Christopher Robin Milne
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|Christopher Robin Milne|
Young Milne with Bear
21 August 1920|
Chelsea, London, England
|Died||April 20, 1996(aged 75)|
|Spouse(s)||Lesley de Sélincourt (1948)|
|Parent(s)||A. A. Milne
Dorothy de Sélincourt
Christopher Robin Milne (21 August 1920 – 20 April 1996) was the son of author A. A. Milne. As a child, he was the basis of the character Christopher Robin in his father's Winnie-the-Pooh stories and in two books of poems.
Christopher Robin Milne was born at 11 Mallord St, Chelsea, London at 8 A.M. to author Alan Alexander Milne and Dorothy Milne (née de Sélincourt). His parents had expected the baby to be a girl, and had chosen the name Rosemary. When it turned out to be a boy, they initially intended to call him Billy, but decided that would be too informal. They gave him two first names to help distinguish him from other Milnes; each parent chose a name. Although he was officially named Christopher Robin, his parents often referred to him as "Billy". When he began to talk, he pronounced his surname as Moon instead of Milne. After that, his family would often call him "Billy", "Moon", or "Billy Moon". In later life, he became known as simply "Christopher".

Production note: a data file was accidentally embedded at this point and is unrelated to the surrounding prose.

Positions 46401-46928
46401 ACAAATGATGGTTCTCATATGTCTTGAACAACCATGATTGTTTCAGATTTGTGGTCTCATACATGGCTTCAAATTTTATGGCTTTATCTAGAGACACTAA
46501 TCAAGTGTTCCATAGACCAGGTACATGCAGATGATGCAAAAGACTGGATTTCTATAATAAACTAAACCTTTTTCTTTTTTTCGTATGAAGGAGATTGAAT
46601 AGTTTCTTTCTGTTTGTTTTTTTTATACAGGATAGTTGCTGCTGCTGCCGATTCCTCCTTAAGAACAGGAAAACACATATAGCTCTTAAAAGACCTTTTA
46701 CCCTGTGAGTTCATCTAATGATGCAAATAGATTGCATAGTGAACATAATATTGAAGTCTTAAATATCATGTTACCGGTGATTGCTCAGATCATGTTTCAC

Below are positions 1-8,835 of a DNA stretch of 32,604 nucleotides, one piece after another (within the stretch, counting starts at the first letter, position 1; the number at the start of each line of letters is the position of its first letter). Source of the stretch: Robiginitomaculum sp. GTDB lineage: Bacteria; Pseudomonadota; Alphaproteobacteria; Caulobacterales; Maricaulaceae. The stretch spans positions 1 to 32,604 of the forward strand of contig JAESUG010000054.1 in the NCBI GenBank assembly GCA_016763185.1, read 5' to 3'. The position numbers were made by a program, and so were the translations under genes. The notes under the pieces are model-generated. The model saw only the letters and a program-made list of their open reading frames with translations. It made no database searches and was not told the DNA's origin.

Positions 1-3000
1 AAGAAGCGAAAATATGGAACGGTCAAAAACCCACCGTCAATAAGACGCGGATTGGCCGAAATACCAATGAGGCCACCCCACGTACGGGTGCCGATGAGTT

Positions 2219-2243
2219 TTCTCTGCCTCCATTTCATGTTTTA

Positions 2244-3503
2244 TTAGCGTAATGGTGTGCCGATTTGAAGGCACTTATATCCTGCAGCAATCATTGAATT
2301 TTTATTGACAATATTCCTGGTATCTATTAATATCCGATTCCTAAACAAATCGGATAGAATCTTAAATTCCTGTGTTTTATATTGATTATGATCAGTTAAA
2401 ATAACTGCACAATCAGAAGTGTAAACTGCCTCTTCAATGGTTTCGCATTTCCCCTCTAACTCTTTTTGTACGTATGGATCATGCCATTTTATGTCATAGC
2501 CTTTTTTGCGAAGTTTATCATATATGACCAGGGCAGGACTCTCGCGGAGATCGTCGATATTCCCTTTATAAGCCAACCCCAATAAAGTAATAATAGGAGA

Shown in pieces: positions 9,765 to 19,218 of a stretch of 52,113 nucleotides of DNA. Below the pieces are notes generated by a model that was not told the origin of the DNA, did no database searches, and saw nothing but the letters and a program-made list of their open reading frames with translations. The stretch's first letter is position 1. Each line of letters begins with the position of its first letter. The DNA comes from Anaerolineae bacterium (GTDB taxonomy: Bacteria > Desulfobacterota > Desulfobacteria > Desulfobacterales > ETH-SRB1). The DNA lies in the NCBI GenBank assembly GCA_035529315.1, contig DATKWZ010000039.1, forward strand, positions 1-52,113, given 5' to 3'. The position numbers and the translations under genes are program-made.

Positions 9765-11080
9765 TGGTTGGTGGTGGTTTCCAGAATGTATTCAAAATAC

On his first birthday, he received an Alpha Farnell teddy bear he called Edward. This bear, along with a real Canadian bear named "Winnie" that Milne saw at the London Zoo, eventually became the inspiration for the Winnie-the-Pooh character. The teddy bear was about two feet tall, light in colour, frequently lost its eyes, and was a fairly constant companion to the young Milne.
As was customary for upper-class and upper-middle-class children at the time, Milne was reared by a nanny – Olive Brockwell. Meetings with his parents were restricted to short periods just after breakfast, at tea time, and in the evening, just before he went to bed. As he grew up, he spent more time with them; however, as his parents spent little time together, Milne divided his own time between his mother and his father.